A piece of history comes home
Just in time for the 100th anniversary ...
A piece of Webster City history has found its way home, thanks for two Webster City businessmen. Bud Wood, owner of Murray McMurray Hatchery Inc., and Rick Timm, of Timm’s Auto Body, worked together to restore a 1940 Dodge canopy truck, discarded for decades, that was once hatchery delivery truck. The two rescued the vehicle which had been sitting idle for 60-plus years.
The truck was found sitting “in the weeds” down by Stratford, according to Timm.
“A guy told me you could still read the McMurray Hatchery lettering on the door,” he said.
Wood had also heard about the truck.
“I’ve known about this truck for about 5 or 6 years,” said Wood. “John Hemingway contacted Murray (McMurray, the former owner of the hatchery) about the truck and he had no interest. When I took over the business, John called me. At that point, it wasn’t the right time.”
Wood also heard from Timm.
“Rick called me up and told me, ‘You’ve got to have this truck.’ He called me for three days straight,” Wood said. He still wasn’t sure he wanted to undertake the project but he kept thinking about it.
“My wife said she thought this would be great for the 100th anniversary,” Wood said, explaining that the hatchery would mark 100 years in 2017. So he called Timm and put the wheels in motion. They picked up the truck on July 17. Now — just a year later — what was an eyesore has been turned into a show piece.
Though the truck was in rough shape, the original hatchery logo was still clearly visible on the doors. The faded yellow paint job was also evident. Though not a standard Dodge color, Wood said research told them the yellow hue was indeed a fleet color.
“I don’t know if it was originally bought used or what,” he said. “But the hatchery had the truck until 1955 when they traded it in.”
Nearly everything on the refurbished truck is original equipment. Wood said the motor was shot, but they were able to find a comparable one to replace it.
“My son-in-law had a 1950 Dodge, and because of World War II, things didn’t change. So the engine is almost exactly the same as the original. We took that engine and put it in the truck.”
The transmission is original to the vehicle as are the running boards. The rear fenders, which are fiberglass, are an exact copy, said Timm.
The front fenders each took four days of work to straighten.
“Anybody who’s ever done any body work knows that panel – in order to make it look good, it takes lots of blocking and sanding,” Timm said.
Timm and his crew did the body work on the Dodge truck. Wood worked on the top, creating the wood-lined base for the canvas cover. His daughter helped him by sewing the tarp.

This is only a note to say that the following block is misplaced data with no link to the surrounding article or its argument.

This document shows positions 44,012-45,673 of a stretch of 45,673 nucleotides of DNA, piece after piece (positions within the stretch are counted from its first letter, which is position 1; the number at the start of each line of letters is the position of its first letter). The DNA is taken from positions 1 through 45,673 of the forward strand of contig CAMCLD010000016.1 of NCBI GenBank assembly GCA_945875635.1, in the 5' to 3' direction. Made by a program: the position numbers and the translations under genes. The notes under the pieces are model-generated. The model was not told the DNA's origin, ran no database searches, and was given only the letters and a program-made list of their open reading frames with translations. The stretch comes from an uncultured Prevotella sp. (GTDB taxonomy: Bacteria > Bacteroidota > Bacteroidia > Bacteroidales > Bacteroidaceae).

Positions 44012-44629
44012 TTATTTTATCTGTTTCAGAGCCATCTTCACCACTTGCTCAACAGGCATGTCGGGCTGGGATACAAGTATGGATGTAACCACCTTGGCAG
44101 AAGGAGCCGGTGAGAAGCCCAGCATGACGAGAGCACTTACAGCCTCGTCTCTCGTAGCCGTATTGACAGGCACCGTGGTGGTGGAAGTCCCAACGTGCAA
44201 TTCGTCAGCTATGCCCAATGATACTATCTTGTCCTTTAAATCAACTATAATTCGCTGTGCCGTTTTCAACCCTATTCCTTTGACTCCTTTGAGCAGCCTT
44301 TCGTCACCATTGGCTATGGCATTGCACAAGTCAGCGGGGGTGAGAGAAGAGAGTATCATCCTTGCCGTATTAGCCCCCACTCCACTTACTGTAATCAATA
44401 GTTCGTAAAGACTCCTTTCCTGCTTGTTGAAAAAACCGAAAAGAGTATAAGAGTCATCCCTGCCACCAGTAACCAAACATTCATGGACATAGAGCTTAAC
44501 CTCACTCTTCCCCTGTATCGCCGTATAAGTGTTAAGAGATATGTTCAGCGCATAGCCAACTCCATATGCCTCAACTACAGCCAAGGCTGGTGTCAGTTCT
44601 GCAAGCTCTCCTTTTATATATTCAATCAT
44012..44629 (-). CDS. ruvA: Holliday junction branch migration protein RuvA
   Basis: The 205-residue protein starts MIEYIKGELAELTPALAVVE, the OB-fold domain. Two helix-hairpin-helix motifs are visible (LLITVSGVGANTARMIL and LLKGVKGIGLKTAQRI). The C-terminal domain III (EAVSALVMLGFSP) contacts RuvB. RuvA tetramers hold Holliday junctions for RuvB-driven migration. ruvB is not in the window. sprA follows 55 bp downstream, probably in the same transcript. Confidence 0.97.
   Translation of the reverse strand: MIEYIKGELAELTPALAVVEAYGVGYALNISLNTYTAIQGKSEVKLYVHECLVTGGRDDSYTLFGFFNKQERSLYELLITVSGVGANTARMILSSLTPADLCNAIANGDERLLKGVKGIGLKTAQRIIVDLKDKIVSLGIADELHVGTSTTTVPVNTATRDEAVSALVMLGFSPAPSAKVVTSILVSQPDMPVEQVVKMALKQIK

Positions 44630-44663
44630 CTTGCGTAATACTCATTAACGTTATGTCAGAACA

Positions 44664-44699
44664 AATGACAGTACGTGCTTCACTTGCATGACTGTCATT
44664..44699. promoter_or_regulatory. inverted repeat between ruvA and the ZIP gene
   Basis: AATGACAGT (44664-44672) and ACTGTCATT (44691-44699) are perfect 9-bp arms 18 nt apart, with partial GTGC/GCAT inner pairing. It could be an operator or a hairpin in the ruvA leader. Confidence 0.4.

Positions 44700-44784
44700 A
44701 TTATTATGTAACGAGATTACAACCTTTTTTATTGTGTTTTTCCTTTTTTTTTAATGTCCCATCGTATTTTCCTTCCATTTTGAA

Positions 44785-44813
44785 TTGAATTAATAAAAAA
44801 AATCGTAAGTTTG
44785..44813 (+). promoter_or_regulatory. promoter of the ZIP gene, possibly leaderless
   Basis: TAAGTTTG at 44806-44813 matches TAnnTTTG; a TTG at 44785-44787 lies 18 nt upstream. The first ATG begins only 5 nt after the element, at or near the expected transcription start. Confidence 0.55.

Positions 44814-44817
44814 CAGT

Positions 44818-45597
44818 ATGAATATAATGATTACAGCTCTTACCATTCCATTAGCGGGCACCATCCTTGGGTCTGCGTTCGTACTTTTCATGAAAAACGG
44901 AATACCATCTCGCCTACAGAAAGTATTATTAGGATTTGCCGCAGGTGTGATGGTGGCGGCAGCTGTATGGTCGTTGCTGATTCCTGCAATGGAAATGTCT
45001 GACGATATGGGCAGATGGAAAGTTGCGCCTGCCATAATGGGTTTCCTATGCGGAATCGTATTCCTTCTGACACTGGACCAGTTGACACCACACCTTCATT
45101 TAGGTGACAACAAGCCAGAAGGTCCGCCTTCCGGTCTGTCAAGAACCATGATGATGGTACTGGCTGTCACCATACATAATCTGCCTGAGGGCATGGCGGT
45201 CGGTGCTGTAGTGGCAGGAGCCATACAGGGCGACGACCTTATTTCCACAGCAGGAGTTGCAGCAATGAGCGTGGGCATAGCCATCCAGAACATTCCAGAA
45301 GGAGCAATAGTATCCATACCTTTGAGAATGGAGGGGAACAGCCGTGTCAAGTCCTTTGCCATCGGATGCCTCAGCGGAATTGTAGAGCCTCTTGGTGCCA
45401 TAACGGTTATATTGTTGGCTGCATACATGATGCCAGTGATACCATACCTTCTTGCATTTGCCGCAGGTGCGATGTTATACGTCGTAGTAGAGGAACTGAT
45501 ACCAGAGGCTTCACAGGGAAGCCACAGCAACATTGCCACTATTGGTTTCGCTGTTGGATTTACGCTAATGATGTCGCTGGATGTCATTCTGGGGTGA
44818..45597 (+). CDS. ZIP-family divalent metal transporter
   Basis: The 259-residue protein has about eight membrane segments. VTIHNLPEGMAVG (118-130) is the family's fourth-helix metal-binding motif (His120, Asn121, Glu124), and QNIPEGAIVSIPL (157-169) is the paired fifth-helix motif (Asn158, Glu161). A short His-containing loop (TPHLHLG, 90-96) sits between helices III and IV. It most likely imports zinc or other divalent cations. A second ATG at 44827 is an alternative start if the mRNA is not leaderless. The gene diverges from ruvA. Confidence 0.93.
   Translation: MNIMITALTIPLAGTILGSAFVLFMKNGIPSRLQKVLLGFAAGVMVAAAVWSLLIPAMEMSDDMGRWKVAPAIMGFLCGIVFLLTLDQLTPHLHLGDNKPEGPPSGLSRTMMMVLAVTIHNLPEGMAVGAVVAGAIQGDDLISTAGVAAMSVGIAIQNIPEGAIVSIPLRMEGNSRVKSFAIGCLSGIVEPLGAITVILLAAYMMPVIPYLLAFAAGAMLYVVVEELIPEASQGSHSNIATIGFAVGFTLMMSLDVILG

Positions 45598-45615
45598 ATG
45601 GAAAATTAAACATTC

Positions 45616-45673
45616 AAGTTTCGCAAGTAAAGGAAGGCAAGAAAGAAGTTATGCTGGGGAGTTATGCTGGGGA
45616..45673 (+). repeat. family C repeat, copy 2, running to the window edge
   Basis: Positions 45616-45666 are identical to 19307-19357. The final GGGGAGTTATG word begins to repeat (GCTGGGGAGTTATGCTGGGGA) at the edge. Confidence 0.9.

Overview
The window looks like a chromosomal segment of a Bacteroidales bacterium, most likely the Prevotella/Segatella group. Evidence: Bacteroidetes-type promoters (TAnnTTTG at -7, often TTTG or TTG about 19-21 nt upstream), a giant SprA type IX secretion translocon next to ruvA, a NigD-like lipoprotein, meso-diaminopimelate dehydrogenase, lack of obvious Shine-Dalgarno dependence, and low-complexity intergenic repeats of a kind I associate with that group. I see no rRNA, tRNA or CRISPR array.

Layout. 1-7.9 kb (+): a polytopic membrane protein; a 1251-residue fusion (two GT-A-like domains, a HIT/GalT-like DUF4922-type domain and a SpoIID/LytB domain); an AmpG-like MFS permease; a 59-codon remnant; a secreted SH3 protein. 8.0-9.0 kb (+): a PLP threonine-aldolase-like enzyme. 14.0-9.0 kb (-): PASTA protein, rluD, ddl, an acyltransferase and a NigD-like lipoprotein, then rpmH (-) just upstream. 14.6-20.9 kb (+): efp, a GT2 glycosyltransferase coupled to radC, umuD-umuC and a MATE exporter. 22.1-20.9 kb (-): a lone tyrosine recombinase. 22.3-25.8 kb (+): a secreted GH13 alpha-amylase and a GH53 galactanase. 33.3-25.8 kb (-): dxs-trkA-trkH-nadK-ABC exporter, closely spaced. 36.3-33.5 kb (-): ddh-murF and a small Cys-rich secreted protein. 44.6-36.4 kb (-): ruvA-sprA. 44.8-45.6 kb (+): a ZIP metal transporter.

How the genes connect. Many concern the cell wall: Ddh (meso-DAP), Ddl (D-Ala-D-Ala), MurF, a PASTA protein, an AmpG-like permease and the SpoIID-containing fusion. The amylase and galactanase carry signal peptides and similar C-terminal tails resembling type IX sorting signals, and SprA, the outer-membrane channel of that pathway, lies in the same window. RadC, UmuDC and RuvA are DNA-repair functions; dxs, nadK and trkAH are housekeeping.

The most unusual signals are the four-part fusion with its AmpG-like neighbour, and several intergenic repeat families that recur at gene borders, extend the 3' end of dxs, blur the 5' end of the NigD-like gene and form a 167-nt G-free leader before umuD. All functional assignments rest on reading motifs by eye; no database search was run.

“It took many hands. It was a lot of work,” Wood said.
The 1940 Dodge Canopy truck is a rare specimen, according to Timm. Only about 300 were built and on most, the canvas tops rotted away and the vehicles were discarded. From 1941 to 1946, production was halted due to the World War, Timm explained. In 1947, Dodge stopped making the canopy trucks completely.
“That just goes to show you how few were made,” he added.
Originally, the plan was to just clear coat over the rust. But Timm had second thoughts about that.
“I told Bud that there’s nothing better than shiny paint,” Timm said. “So we started on it.”
They started out with a budget for the refurbishing but quickly found that things wouldn’t go as easily as they had thought.
“We encountered mechanical problems and time problems,” he said. “And then there’s the fact that it sat outside for many years. Nothing came undone very easily.” Bolts and rivets, rusted and worn from their exposure to the elements for so many years, made the work challenging.
Timm and Wood realized they needed to rethink how they would complete the task of giving new life to the old truck.
“Bud ended up helping me on the weekends,” Timm said. “So for several weekends, he was there helping me. He ordered all of the parts, researched all of the pieces and he did all of the things I didn’t want to do like the upholstery and the wood work.
“He took a hard job and turned it into an easy job,” Timm added.
The red logo on the truck’s doors was recreated from the cover of the 1940 McMurray Hatchery catalog.
One special new part was added to help identify the truck. A silver rooster proudly perches on the front of the truck to serve as the hood ornament. It may not be original to the vehicle, but Wood said he thought it was the perfect accessory for the hatchery truck.
In his jaunts around town, Wood said he’s heard lots of comments about the Dodge.
“I don’t know how many people around town have told me that they have ridden in this truck as Boy Scouts or as a young employee of the hatchery,” Wood said. And photos seem to support those comments. Several photos of Murray McMurray from the 1940s show a handful of smiling youths posing near a similar truck. McMurray was the longtime scoutmaster of Webster City’s Troop 17.
Wood said the truck will soon be on the parade circuit and will be used to promote the hatchery. And it’s already won some accolades. Wood entered the truck in the recent Kamrar Car Show and took home the trophy for the best truck.
Timm said he was grateful to have been part of the restoration project.
“I would like to thank Bud for letting me touch a piece of history,” Timm said.